Folks, we have a stock market rally going. But first, a shout-out to our Houston Astros in the 2022 World Series. Ok, last night was a gut punch, but that’s why it’s a seven-game series. Anyway, best of luck to the Stros!!! 😁⚾
It was, generally speaking, a very strong week for the stock market. The S&P 500 added 4%, The Dow rose 5.7%, and the Nasdaq Composite advanced 2.2%. The Russell 2000 (small-caps) closed up 6.0%!!
And the Dow Jones Industrial Average is on track to finish October up more than 14%, which would be its best monthly performance since January 1976.
Some mega-cap stocks, which have been looked at for so long as highly robust, fell off sharply as earnings news rolled in this week. Apple (AAPL) was a rare exception among the tech giants, trading up after reporting quarterly results. Meta Platforms (META), Alphabet (GOOG), Microsoft (MSFT), and Amazon (AMZN) all suffered heavy losses on the heels of their respective earnings reports.
The struggling mega-caps didn’t weigh as hard on the broader market as one might expect. A pack of blue chip companies provided a welcome distraction with good earnings news and guidance. Honeywell (HON) and Caterpillar (CAT) were two of the biggest beneficiaries of this rotation out of the mega-cap stocks.
Interest in names like Caterpillar and Honeywell led the S&P 500 industrials sector to close with the biggest weekly gain, up 6.7%. Other top performing sectors this week included utilities (+6.5%), financials (+6.2%), and real estate (+6.2%).
Meanwhile, the losses incurred by Meta Platforms and Alphabet drove the communication services sector to close down 2.9% on the week. It was the only sector to end the week with a loss. Another top laggard was the consumer discretionary sector (+0.7%). The remaining six sectors all closed with gains of at least 2.8%.
Small-cap stocks were a specific pocket of strength this week. The Russell 2000 gained 6.0%, which was more than the three major averages.
Other notable movers included Chinese stocks, and U.S. stocks with high exposure to the Chinese market, which sold off sharply in the first half of the week. This followed President Xi Jinping securing an unprecedented, third five-year term to serve as China’s leader. That wasn’t surprising, but it did come as a shock to many investors that he managed to surround himself only with loyalists who are apt to help him pursue tighter regulations and the continuation of China’s zero-Covid policy.
JD.com (JD) and Pinduoduo (PDD) were losing standouts for Chinese stocks while Las Vegas Sands (LVS) and Starbucks (SBUX) also suffered heavy selling on concerns related to Xi’s power grab. By the end of the week, however, these names were able to reclaim some of their losses.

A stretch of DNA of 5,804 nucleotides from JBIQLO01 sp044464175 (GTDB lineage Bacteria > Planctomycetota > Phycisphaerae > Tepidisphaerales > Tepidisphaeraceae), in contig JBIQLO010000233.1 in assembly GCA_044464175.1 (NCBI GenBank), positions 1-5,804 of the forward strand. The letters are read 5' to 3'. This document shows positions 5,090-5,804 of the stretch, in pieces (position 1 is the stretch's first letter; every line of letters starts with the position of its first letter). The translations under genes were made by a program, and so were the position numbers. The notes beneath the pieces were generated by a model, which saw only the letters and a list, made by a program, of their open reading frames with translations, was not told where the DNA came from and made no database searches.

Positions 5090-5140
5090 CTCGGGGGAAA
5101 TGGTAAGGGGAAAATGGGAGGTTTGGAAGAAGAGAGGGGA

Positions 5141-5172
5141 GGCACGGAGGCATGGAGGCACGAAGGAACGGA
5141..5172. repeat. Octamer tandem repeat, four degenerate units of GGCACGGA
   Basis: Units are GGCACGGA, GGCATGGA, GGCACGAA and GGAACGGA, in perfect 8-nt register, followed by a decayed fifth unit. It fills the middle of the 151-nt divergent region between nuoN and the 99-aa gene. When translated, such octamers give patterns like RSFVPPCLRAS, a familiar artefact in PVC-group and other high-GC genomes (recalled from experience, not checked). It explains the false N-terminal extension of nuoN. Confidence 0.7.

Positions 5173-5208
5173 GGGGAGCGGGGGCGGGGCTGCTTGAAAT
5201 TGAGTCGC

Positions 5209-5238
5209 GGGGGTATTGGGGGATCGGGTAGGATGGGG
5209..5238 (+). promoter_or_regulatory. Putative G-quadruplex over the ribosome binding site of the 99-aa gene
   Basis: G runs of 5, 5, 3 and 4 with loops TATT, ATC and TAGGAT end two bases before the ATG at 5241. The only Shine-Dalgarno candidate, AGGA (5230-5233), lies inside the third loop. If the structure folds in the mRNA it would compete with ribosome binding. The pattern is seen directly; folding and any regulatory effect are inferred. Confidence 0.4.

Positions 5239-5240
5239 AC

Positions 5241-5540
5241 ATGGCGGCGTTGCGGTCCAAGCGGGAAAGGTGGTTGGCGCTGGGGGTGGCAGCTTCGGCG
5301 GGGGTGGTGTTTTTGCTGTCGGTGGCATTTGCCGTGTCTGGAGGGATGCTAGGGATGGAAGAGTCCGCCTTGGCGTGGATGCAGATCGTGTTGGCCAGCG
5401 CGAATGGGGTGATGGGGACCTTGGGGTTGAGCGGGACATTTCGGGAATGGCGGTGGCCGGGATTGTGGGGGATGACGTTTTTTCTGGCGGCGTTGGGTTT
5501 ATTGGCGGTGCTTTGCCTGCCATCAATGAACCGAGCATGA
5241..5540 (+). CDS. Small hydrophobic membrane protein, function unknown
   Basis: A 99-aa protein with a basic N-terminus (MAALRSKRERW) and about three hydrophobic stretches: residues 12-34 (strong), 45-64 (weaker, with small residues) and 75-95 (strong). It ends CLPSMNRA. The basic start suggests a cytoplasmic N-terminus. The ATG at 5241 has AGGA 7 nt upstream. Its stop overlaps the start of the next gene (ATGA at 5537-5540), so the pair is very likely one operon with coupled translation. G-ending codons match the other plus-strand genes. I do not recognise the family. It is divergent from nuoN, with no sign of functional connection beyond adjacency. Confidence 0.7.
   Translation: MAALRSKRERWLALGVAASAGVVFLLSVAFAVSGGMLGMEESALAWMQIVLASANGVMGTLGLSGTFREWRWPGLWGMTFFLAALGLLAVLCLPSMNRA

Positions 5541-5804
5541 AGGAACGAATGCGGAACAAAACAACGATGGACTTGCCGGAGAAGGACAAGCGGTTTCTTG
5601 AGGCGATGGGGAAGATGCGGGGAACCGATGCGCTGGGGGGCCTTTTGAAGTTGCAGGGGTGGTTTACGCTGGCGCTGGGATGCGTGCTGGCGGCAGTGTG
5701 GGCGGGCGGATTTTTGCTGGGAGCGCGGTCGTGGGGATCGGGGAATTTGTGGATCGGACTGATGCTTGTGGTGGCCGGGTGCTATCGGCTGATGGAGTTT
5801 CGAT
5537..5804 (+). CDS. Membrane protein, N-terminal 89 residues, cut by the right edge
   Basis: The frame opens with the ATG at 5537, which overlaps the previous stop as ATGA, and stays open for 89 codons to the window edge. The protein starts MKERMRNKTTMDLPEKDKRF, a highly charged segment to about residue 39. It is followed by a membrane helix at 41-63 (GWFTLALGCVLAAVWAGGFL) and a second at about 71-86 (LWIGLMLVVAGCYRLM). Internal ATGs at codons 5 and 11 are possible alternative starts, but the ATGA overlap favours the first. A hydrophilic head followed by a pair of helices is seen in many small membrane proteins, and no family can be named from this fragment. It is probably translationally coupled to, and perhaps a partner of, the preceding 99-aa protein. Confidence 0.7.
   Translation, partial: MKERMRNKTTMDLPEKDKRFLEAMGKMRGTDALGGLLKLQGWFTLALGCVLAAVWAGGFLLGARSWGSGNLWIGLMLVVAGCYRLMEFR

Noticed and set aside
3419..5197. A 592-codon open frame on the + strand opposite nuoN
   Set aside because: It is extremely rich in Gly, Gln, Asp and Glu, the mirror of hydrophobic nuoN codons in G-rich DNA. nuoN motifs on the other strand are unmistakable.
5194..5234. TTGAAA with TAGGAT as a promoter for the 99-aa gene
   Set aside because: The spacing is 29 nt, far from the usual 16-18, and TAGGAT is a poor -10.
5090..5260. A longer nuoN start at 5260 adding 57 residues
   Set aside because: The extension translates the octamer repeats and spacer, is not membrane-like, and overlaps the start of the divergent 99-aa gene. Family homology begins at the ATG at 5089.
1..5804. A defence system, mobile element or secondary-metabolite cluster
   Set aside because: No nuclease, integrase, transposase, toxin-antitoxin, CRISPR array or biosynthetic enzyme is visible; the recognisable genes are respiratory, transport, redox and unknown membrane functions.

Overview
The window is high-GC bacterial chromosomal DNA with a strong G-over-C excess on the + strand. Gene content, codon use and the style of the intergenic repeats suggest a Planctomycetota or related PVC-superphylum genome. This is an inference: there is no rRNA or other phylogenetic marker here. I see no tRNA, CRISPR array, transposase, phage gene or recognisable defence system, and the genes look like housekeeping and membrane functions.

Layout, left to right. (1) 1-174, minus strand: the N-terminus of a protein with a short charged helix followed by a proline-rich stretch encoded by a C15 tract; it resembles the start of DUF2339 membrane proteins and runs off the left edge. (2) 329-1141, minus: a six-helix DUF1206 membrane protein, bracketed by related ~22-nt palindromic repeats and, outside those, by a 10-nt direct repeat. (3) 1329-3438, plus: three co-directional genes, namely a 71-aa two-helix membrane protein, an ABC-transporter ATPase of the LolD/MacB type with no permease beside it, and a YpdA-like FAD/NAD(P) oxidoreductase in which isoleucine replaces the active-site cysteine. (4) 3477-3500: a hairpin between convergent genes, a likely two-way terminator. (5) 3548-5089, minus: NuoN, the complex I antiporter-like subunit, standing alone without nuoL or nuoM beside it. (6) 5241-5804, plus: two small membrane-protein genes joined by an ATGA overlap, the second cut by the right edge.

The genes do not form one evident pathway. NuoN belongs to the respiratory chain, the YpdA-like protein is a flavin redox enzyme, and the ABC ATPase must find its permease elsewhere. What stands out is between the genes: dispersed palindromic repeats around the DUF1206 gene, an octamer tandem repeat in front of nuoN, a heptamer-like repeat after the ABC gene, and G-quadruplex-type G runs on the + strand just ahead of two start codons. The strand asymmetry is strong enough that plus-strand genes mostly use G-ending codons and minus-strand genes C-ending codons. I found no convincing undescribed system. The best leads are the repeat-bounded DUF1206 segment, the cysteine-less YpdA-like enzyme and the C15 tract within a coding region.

There is a growing belief among market participants that the Fed will soften its approach after the November meeting. The policy move from the Bank of Canada this week further fueled this notion. The Bank of Canada raised its key policy rate by 50 basis points versus an expected 75 basis points. The European Central Bank, however, delivered a 75 basis point increase for its key policy rates, as expected.
Market participants digested a slew of economic data this week that both supported and undermined the notion that the Fed will soften its approach soon. Some of the data releases included:
- September Personal Income 0.4%; Prior was revised to 0.4% from 0.3%; September Personal Spending 0.6%; Prior was revised to 0.6% from 0.4%;
- September PCE Prices 0.3%; Prior 0.3%; September PCE Prices – Core 0.5%; Prior 0.5%
- The key takeaway from the report is that with continued income growth and a slightly hotter than expected Core PCE price growth, the Fed has an argument to maintain its aggressive rate hike course.
- Weekly Initial Claims 217K; Prior was revised to 220K from 214K; Weekly Continuing Claims 1.438 mln; Prior was revised to 1.383 mln from 1.385 mln
- The key takeaway from the report is that the initial claims data suggest the labor market continues to hold up well, which of course is something that will continue to draw the Fed’s attention.
- Q3 GDP-Adv. 2.6%; Prior -0.6%; Q3 Chain Deflator-Adv. 4.1%; Prior 9.0%
- The key takeaway from the report is that it ends a two-quarter streak of negative GDP prints. It also suggests the economy held up well in the third quarter as it started to acclimate to rising interest rates. Real final sales of domestic product, which excludes the change in private inventories, increased a solid 3.3%.
- October Consumer Confidence 102.5; Prior was revised to 107.8 from 108.0
- The key takeaway from the report is that consumers’ concerns about inflation picked up again in October on the back of rising gas and food prices.
Falling Treasury yields were a big support factor for the stock market. The 10-yr Treasury note yield dipped below 4.00%, but ultimately settled the week down 20 basis points at 4.01%. The 2-yr note yield fell nine basis points to 4.42%.
In other news, Rishi Sunak was elected UK Prime Minister.
Source: Briefing Investor, Wall Street Journal